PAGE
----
Tours of the Sherry Bodegas in Jerez are popular, especially the most famous one, so you’d be advised to book as soon as you know your dates for visiting Jerez.  Here are the main bodegas and how to visit them.

Sherry Taste at Bodegas González Byass (Tio Pepe) in Jerez

Bodegas Gonzalez Byass aka Tio Pepe is the most famous bodega in Jerez de la Frontera for finding the best sherry. However, due to its popularity, you must book in advance. The tour lasts for about 1 hour and 30 minutes, including wine tasting. You can also opt for one that comes with tapas.  What you do have to do is book.  Or you’ll be going somewhere else.

  • Address of Bodegas González Byass: C. Manuel María González, 12, 11403 Jerez de la Frontera, Cádiz, Spain
  • Opening Hours of Bodegas González Byass: 11 AM to 1 PM on Saturday and Sunday, 11 AM to 1 PM, then 4-5 PM one Tuesday-Friday, closed on Monday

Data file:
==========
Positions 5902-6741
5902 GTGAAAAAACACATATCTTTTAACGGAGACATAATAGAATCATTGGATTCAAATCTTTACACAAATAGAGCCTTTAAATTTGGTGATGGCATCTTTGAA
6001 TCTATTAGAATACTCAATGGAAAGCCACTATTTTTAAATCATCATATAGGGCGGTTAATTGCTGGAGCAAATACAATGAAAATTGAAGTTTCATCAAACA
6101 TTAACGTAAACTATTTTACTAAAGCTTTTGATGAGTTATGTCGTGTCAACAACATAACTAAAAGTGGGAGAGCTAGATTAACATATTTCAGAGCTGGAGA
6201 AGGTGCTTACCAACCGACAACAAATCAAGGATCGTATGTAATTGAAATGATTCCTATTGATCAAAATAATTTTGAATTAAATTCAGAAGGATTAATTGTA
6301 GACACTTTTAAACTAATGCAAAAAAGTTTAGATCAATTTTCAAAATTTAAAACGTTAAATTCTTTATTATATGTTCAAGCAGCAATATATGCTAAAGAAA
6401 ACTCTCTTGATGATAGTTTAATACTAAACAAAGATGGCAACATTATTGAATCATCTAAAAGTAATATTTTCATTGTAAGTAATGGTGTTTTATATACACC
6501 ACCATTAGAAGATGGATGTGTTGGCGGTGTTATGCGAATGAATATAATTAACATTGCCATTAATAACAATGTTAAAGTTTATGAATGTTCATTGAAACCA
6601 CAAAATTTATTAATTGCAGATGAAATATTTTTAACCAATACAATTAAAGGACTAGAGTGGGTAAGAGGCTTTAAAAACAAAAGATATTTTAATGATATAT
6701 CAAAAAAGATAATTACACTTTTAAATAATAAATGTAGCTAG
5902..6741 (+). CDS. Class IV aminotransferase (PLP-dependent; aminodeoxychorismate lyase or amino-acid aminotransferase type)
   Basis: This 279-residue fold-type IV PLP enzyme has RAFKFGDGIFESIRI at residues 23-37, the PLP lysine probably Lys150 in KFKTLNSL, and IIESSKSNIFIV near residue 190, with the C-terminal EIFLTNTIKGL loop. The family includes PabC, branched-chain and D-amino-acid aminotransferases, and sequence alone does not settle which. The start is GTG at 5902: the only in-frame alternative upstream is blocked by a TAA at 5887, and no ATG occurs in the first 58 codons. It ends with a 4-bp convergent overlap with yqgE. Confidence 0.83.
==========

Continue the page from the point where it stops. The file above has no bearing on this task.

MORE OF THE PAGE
• Entry Fees for Bodegas González Byass: €22-€28 > book your sherry tour and tasting here.

Sherry Taste at Bodegas Domecq Alvaro

Domecq Alvaro is a smaller winery yet still famous with foreign visitors and locals since it’s one of the oldest in the area. Its location is only a few steps away from Jerez de la Frontera’s central train station. During the tour, you will learn the history of sherry and Cadiz and then enjoy some tasting. There’s also an option for tapas, and you can also see a traditional “Andalusian Horse Dance”.

  • Address of Bodegas Domecq Alvaro: C. Madre de Dios, 11401 Jerez de la Frontera, Cádiz, Spain